A Prisoner in Fairyland HTML version

Chapter 15
Look how the floor of heaven
Is thick inlaid with patines of bright gold.
There's not the smallest orb which thou beholdest
But in his motion like an angel sings,
Still quiring to the young-eyed cherubims.
Merchant of Venice.
----there came to him a vivid impression of sudden light in the room, and he knew
that something very familiar was happening to him, yet something that had not
happened consciously for thirty years and more --since his early childhood in the
night-nursery with the bars across the windows.
He was both asleep and awake at the same time. Some part of him, rather, that
never slept was disengaging itself--with difficulty. He was getting free. Stimulated
by his intercourse with the children, this part of him that in boyhood used to be so
easily detached, light as air, was getting loose. The years had fastened it in very
tightly. Jimbo and Monkey had got at it. And Jimbo and Monkey were in the room
at this moment. They were pulling him out.
It was very wonderful; a glory of youth and careless joy rushed through him like a
river. Some sheath or vesture melted off. It seemed to tear him loose. How in the
world could he ever have forgotten it-- let it go out of his life? What on earth could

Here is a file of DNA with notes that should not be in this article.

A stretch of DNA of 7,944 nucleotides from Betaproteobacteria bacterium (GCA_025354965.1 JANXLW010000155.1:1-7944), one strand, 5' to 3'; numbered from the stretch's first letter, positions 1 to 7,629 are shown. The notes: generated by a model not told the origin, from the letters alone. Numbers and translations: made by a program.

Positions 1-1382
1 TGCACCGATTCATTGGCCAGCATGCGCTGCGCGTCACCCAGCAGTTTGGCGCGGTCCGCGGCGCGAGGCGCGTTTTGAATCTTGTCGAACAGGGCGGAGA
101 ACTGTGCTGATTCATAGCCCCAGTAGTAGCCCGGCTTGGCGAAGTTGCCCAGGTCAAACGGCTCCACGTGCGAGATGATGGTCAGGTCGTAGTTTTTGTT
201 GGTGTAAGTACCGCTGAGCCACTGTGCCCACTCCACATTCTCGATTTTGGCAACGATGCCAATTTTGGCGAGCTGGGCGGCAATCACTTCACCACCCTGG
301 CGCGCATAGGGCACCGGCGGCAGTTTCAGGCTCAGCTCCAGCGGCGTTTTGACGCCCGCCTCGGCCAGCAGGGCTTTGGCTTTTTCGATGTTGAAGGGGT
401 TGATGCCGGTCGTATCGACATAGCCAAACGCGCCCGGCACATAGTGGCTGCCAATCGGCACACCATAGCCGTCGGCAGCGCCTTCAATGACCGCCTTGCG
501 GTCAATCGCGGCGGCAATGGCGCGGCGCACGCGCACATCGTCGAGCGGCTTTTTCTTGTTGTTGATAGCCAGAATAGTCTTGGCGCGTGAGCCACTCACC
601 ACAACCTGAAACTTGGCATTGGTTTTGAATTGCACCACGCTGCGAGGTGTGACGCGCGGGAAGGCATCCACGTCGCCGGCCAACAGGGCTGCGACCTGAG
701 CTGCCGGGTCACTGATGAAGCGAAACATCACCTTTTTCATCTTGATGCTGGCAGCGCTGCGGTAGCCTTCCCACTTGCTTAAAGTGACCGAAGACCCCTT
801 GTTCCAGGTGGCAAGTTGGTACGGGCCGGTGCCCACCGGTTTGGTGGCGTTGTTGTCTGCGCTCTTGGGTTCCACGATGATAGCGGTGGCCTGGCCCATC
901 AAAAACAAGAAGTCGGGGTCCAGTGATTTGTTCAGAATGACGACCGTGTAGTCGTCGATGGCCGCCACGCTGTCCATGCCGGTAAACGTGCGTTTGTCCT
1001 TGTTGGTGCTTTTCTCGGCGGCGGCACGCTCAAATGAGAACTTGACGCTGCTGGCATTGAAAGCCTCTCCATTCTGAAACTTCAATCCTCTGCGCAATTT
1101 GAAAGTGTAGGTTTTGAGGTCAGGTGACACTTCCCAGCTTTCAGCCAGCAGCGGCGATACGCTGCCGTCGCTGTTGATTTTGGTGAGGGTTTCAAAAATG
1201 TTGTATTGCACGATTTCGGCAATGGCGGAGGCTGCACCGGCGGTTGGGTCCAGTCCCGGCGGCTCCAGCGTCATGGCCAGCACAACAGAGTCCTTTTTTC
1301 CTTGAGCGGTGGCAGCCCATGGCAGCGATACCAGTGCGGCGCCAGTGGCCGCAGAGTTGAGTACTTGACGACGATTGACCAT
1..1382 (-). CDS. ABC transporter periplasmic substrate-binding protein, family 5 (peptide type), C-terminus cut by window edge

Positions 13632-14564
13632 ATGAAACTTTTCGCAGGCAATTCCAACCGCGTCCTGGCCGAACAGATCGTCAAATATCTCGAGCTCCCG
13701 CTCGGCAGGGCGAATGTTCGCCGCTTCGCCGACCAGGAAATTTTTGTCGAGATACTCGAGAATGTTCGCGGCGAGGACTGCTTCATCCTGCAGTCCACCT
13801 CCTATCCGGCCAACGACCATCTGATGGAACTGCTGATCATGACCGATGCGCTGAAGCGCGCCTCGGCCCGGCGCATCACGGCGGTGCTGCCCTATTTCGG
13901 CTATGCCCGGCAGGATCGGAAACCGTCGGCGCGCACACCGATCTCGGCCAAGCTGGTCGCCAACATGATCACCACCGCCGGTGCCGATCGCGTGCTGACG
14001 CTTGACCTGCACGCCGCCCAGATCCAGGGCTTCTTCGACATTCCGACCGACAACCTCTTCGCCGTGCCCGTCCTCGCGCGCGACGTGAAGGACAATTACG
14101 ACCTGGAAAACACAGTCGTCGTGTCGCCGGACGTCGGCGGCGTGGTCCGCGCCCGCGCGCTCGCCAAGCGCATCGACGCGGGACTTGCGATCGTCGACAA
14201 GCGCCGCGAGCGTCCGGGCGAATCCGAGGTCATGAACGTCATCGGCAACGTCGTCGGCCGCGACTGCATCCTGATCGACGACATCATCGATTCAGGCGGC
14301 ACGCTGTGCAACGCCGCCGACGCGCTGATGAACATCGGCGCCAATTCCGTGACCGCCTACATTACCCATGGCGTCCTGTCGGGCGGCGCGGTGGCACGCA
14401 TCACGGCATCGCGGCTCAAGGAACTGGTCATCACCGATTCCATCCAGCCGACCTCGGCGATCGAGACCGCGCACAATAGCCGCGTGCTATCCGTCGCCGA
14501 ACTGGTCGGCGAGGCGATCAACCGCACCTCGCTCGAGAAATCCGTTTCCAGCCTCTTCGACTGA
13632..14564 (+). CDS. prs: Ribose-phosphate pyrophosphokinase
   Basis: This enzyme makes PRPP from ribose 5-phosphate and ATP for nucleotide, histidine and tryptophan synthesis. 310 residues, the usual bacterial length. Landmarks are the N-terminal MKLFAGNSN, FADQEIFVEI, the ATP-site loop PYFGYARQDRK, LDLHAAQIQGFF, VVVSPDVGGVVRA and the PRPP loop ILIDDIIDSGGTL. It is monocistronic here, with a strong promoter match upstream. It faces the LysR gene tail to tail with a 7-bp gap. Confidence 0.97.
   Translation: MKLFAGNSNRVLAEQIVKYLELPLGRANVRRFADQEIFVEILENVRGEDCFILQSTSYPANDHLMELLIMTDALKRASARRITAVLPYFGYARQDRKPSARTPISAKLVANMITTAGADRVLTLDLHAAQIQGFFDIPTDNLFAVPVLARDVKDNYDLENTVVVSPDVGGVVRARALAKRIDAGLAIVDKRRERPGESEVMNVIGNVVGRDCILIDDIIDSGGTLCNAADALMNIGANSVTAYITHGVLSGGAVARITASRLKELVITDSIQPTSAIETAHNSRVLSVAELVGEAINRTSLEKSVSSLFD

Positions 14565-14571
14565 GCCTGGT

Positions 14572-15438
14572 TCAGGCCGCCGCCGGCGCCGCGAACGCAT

have seemed good enough to take its place? He felt like an eagle some wizard
spell had imprisoned in a stone, now released and shaking out its crumpled
wings. A mightier spell had set him free. The children stood beside his bed!
'I can manage it alone,' he said firmly. 'You needn't try to help me.'
No sound was audible, but they instantly desisted. This thought, that took a
dozen words to express ordinarily, shot from him into them the instant it was
born. A gentle pulsing, like the flicker of a flame, ran over their shining little forms
of radiance as they received it. They shifted to one side silently to give him room.
Thus had he seen a searchlight pass like lightning from point to point across the
Yet, at first, there was difficulty; here and there, in places, he could not get quite
loose and free.
'He sticks like Daddy,' he heard them think. 'In the head it seems, too.'
There was no pain in the sensation, but a certain straining as of unaccustomed
muscles being stretched. He felt uncomfortable, then embarrassed, then--
exhilarated. But there were other exquisite sensations too. Happiness, as of
flooding summer sunshine, poured through him.
'He'll come with a rush. Look out!' felt Jimbo--'felt' expressing 'thought' and 'said'
together, for no single word can convey the double operation thus combined in
ordinary life.
The reality of it caught him by the throat.
'This,' he exclaimed, 'is real and actual. It is happening to me now!'
He looked from the pile of clothes taken off two hours ago--goodness, what a
mass!--to the children's figures in the middle of the room. And one was as real as